It turns out than when, numerous times over the life of this blog, I have modestly claimed that my cast-iron-in-the-oven green coffee bean roasting technique was inadequate for evenly roasting light roasts, I was wrong.
The characteristics that I used to judge a roast as under-roastedâ€”difficulty in grinding (I use a hand-grinder), over-light body, and a peculiar and (to my stomach) somewhat unpleasant acidityâ€”these characteristics are all alive and well in the coffees (nearly all of the coffees) roasted by a number of Ã¼ber-fashionable San Francisco roasters.
I just don’t like it.
Yes, we at foutu roast our own coffee, in an oven probably crappier than yours. It’s less trouble than making popcorn. You never run out of coffee, your beans are always fresh, you save a lot of money and people are sometimes impressed and sometimes make up weird stories about you.
Anyway, as the internet’s foremost advocate of home-roasting as an act of parsimony, I feel it is my obligation to keep my readership apprised of the latest breakthroughs in the state of the art; that is; the roasting in preheated cast iron pans.
The Achilles heel of oven roastingâ€”the one thing I’d let coffee snots hold over me and my clever techniqueâ€”was the difficulty of nailing a light roast. A relatively uneven roast isn’t really a problem with a medium or dark roastâ€”the argument could be made that having a few darker and lighter beans in a medium roast actually improves, deepens the flavorâ€”but when some beans are undercooked, uncookedâ€”well, the result can be distinctly less pleasurable.
Well, all that is overwith, or at least significantly mitigated, by the advent of the use of the preheated cast-iron pan. There is now very precious little excuse, in my opinion, for blowing $200 on a countertop appliance, or even buying your weekly pound, unless you have locally a very good roastery indeed.
I’ve written so many nearly identical blog posts by now, they’re starting to take on a common form, or template. They end with a recapping, an encapsulation, written in a style somewhat suggestive of Stanley Lombardo’s Tao Te Ching (Hackett, 1993):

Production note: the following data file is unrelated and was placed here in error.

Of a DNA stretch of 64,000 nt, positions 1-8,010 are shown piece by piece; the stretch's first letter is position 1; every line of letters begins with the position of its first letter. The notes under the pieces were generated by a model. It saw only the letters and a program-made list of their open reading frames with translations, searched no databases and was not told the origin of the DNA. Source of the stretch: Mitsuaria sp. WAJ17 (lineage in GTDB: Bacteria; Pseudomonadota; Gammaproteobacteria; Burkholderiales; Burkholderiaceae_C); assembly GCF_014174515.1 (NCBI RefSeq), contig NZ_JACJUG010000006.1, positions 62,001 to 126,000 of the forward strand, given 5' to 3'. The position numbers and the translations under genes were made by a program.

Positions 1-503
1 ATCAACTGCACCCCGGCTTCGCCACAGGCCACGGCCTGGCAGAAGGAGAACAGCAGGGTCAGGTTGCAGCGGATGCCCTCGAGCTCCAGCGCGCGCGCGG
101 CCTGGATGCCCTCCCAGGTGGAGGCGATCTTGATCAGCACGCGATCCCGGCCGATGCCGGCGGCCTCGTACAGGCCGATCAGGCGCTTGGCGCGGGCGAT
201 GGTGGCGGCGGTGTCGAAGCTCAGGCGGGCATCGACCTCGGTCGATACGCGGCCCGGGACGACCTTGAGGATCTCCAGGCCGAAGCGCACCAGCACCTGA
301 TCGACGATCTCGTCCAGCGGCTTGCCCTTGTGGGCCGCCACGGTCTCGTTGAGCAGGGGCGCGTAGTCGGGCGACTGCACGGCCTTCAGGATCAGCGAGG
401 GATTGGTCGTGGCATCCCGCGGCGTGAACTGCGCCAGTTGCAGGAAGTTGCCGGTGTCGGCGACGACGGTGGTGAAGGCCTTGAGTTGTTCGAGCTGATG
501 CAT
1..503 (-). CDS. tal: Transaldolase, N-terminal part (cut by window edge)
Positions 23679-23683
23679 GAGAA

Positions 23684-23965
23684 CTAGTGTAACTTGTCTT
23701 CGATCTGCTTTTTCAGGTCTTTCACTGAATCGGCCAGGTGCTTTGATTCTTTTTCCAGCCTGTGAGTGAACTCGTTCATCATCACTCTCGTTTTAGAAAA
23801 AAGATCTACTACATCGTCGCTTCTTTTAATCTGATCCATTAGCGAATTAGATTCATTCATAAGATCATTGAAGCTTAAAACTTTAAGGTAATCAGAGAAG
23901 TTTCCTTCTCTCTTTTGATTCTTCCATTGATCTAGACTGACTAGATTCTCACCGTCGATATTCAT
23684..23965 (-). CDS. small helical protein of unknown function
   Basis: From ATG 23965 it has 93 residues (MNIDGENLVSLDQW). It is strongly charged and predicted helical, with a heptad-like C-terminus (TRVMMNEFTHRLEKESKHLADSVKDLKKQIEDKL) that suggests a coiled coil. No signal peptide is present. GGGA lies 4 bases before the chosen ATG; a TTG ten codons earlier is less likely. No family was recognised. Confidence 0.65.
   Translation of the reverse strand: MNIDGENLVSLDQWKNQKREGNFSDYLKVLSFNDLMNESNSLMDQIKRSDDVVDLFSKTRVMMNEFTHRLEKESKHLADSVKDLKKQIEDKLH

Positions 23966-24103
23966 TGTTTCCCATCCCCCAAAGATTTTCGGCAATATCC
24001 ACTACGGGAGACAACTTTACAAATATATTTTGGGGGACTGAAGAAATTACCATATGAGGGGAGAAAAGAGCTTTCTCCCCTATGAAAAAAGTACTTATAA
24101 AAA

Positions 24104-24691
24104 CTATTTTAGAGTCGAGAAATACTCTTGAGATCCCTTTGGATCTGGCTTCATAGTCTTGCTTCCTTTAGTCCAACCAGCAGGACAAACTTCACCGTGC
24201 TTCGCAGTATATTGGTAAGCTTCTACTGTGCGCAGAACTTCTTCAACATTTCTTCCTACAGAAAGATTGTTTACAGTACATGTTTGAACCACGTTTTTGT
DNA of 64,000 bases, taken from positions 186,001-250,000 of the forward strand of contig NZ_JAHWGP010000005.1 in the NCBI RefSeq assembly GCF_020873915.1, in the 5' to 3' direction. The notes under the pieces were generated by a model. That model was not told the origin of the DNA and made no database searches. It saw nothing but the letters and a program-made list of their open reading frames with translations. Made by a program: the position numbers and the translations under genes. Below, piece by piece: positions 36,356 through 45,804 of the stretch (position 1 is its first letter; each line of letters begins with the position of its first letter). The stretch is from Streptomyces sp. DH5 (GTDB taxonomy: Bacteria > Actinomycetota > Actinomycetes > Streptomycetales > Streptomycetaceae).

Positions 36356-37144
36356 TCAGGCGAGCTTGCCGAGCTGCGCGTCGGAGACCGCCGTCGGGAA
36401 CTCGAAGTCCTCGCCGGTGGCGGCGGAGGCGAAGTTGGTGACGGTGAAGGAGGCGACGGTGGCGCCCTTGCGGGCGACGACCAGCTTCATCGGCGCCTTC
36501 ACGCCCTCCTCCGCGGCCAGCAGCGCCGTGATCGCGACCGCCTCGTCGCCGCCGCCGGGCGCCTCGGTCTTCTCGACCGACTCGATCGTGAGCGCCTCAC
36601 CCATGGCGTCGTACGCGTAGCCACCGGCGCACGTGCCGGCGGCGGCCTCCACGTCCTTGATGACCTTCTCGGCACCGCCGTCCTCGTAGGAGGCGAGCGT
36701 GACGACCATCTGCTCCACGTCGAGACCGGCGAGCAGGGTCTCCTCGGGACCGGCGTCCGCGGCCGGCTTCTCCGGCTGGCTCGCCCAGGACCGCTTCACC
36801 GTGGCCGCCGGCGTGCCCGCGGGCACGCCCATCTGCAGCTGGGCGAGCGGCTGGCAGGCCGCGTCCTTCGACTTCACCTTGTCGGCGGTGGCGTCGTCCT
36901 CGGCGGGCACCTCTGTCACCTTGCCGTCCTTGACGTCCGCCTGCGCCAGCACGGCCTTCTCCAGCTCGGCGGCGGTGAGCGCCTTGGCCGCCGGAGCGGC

Heat oven, heavy pan to 500′.
Line the pan with beans one-deep.
When you hear crackling, give a shake.
When they look done, put them in a bowl.
And blow off the chaff.
Takes about fifteen minutes. An eight inch pan roasts about a pint of beans. Haven’t experimented with crowding the pan yet.
From The Foxfire Book of Appalachian Cookery (New York: E. P. Dutton, 1984):
“I’ve parched a many a pound of green coffee. That used to be my job when I was eight or ten years old. Mama would fly into that kitchen at about four o’clock and call me out to parch the coffee. I didn’t have a stove to parch it on, either; I did it on the fireplace. I put my coffee beans in a pan and got me some coals out and put them on the hearth. I’d take a spoon and stir that coffee around and around until it turned brown. It’s pretty easy done, but if you burned your coffee or scorched it a little it wasn’t no good. Then I’d cool it down, put it in that old coffee grinder and grind her up. Put it in the pot, and you’ve got some of the strongest coffee. If I had it today I’d like it better, but I wouldn’t like that extra work.”
“My mother had a large pan that covered the bottom of the wood stove. It fit down in there. She’d put her coffee beans on that pan and put it in the oven. You couldn’t have your stove too hot. You wanted to parch the coffee slow. She’d open the stove and take the pan out and stir the coffee around. Then she’d put it back in. When the beans got brown like you’ve seen the coffee beans you buy in the store, they were ready to take out and grind. She had a grinder on the kitchen wall.”
These the accounts of Gladys Nichols and Blanche Harkins, respectively.